“It’s a nice day for a ride..” said the guy who had pulled up on ageing but insanely clean Harley.

Earlier that day, I had taken the bike for a spin round to a spot on the lake. The chap came up to me and we chatted about the bike for a bit then he asked about the Panasonic. It turned out that the guy was a keen photographer. After talking for a while it became clear that his view on mirrorless cameras was not the same as mine  “the lenses are not really for the professional yet” and the Sigma lenses “just cannot be trusted but, they ain’t bad for third party lenses”…

With one eye on the weather and wanting to get home, we talk photography for a short time. I let him play about with the Fujifilm X-Pro 2 and the S1R for a while, we talked about bikes, then we both made our way on the road.

During my ride home, all I could think about was the condescending tone of how the guy said… third party lenses…. what does he mean about the mirrorless camera are not good enough to work with professionally? Anyway, I was nice enough to him at the time but was not really up for a long talk about photography… I just wanted to catch some cool light over my bike, which I failed at, because A: it was cloudy and raining and B: this guy wanted to talk to me.

I woke up this morning and that chap’s words still rolled around my mind. I love Sigma glass. I have been using them for years. Yes, historically they had some build quality worries but these days Sigma make some of the worlds best glass. Yes, in some ways they are not as mainstream in the sense of both a camera & lens manufacturer, but this concept of ‘third party’ manufacturers being inferior in terms of build quality to Canon or Nikon just isn’t there anymore, in my mind anyway. That reminds me.. I really need to have a play with the new Sigma FP camera.

In the interest of being clear, I have done work for Sigma in the past, but this article is not just about Sigma. If anything it is about brand snobbery. Way back in the day when I started using the Fujifilm X-Series, I had the same reaction. People saw me with the Fujifilm and said that a pro-photographer could not work with an APS-C sensor. Let’s remember that when the APS term was coined, it stood for Amateur Photographer System. My point is that time moves, technology moves and the terms we use sometimes stay the same but have different meanings.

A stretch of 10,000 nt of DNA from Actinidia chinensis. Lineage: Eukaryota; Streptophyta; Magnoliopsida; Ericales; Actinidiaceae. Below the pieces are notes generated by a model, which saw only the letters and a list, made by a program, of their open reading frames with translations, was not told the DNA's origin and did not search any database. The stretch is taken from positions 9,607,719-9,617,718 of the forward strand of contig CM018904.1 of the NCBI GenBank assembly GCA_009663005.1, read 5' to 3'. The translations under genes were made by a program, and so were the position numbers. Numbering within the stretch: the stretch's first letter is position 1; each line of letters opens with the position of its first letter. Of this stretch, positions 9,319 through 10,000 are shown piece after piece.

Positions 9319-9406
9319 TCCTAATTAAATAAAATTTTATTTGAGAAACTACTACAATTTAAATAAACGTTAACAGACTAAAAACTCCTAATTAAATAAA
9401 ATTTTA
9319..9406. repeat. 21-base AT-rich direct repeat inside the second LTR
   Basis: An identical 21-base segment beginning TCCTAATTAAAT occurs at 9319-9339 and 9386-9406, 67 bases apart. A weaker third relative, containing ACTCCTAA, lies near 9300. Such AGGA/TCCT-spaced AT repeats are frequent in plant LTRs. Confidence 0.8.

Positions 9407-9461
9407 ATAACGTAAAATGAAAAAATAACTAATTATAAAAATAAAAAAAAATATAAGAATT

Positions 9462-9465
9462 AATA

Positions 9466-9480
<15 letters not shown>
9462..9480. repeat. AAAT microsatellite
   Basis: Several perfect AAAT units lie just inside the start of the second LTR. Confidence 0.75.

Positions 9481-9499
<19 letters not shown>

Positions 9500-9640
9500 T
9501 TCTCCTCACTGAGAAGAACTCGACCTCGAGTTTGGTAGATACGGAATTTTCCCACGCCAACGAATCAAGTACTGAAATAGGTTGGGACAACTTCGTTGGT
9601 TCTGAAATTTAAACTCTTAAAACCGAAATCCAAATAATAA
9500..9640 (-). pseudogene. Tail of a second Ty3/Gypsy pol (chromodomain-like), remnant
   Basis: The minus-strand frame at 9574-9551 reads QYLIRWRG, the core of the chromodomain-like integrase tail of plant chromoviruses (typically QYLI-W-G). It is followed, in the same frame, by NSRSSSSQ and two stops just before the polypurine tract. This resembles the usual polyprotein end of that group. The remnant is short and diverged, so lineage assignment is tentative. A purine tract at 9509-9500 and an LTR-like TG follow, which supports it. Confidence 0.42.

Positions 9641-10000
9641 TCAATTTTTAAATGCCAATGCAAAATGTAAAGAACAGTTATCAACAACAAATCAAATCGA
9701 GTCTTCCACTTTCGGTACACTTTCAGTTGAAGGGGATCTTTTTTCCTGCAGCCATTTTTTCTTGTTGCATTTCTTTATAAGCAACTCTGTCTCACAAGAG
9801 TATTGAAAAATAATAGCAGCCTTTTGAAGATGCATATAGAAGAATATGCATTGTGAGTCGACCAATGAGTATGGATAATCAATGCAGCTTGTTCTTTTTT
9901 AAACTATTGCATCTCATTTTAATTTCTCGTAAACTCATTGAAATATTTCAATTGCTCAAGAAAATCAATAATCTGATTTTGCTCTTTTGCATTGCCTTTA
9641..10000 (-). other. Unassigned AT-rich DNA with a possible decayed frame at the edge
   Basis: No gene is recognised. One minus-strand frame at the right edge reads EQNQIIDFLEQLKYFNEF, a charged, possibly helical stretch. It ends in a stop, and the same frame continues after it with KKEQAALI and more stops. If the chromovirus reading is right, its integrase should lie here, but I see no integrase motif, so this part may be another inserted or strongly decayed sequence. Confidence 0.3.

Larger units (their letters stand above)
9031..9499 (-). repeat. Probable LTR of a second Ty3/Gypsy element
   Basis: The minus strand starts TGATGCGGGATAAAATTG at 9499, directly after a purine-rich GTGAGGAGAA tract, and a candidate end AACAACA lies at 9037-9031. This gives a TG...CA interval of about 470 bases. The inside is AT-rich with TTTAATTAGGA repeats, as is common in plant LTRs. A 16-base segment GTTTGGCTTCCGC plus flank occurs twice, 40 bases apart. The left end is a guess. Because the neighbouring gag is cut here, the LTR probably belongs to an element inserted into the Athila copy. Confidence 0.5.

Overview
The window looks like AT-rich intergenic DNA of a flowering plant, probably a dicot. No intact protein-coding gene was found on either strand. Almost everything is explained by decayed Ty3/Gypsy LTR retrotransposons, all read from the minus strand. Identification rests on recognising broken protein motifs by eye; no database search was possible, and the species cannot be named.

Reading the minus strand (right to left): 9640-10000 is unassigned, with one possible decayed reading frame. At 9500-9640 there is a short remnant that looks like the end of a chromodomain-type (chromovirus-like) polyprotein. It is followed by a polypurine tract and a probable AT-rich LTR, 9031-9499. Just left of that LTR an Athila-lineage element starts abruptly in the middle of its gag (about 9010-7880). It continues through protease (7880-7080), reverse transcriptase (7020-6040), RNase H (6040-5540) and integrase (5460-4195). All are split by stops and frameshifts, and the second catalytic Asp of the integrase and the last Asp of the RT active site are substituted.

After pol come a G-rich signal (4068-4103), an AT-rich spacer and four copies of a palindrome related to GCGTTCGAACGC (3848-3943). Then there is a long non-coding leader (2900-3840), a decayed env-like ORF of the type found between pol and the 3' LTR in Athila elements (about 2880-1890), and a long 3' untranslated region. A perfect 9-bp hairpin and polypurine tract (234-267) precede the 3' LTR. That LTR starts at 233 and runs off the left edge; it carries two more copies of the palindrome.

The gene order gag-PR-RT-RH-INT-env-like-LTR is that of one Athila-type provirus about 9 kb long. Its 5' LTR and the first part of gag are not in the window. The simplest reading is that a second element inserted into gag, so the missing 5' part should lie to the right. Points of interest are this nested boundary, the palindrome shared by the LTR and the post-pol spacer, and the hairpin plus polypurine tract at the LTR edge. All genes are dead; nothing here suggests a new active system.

The team at Panasonic were kind enough to loan me an S1R so that I could have a look, make some thoughts and report back. However, I already have had the feeling that people look down on the Panasonic as people used to look down on the Fujifilm cameras. I am sure in time this will change in time as the S-line of cameras are proving very capable and will silence the brand snobs and critiques in no time. In some ways, the guy who was talking to me while photographing my bike used the term ‘third party’ in the sense of, not Nikon or Canon. He was dismissive of the Panasonic from the very start. He had his 5d3 and a 24-70mm, I mean why would he want to have a hold and look at the S1R.

The L-mount arrangement could prove very interesting for Sigma, Panasonic and indeed Leica. If Sigma is able to populate the lens range quick enough, the L-mount system might have enough momentum to really make a serious challenge and dent into the current mainstream trends. As a final thought, I know that brand loyalty is important. Just as important as the investments that you have made in your trade or hobby. But, don’t put things down just through a lack of knowledge. There are very few bad cameras out there today, open up your mind and look beyond the brand that you think is right and see what else there is. 

They say the best camera is the one you have with you, which is half right, but having a camera that is right for you is key too. Photography is not about always having to pay for the most expensive cameras or the newest version of a lens.

 

Older-gen cameras are awesome too. They might not have the fastest auto-focus, but they let you put the money in the important places – the lenses.

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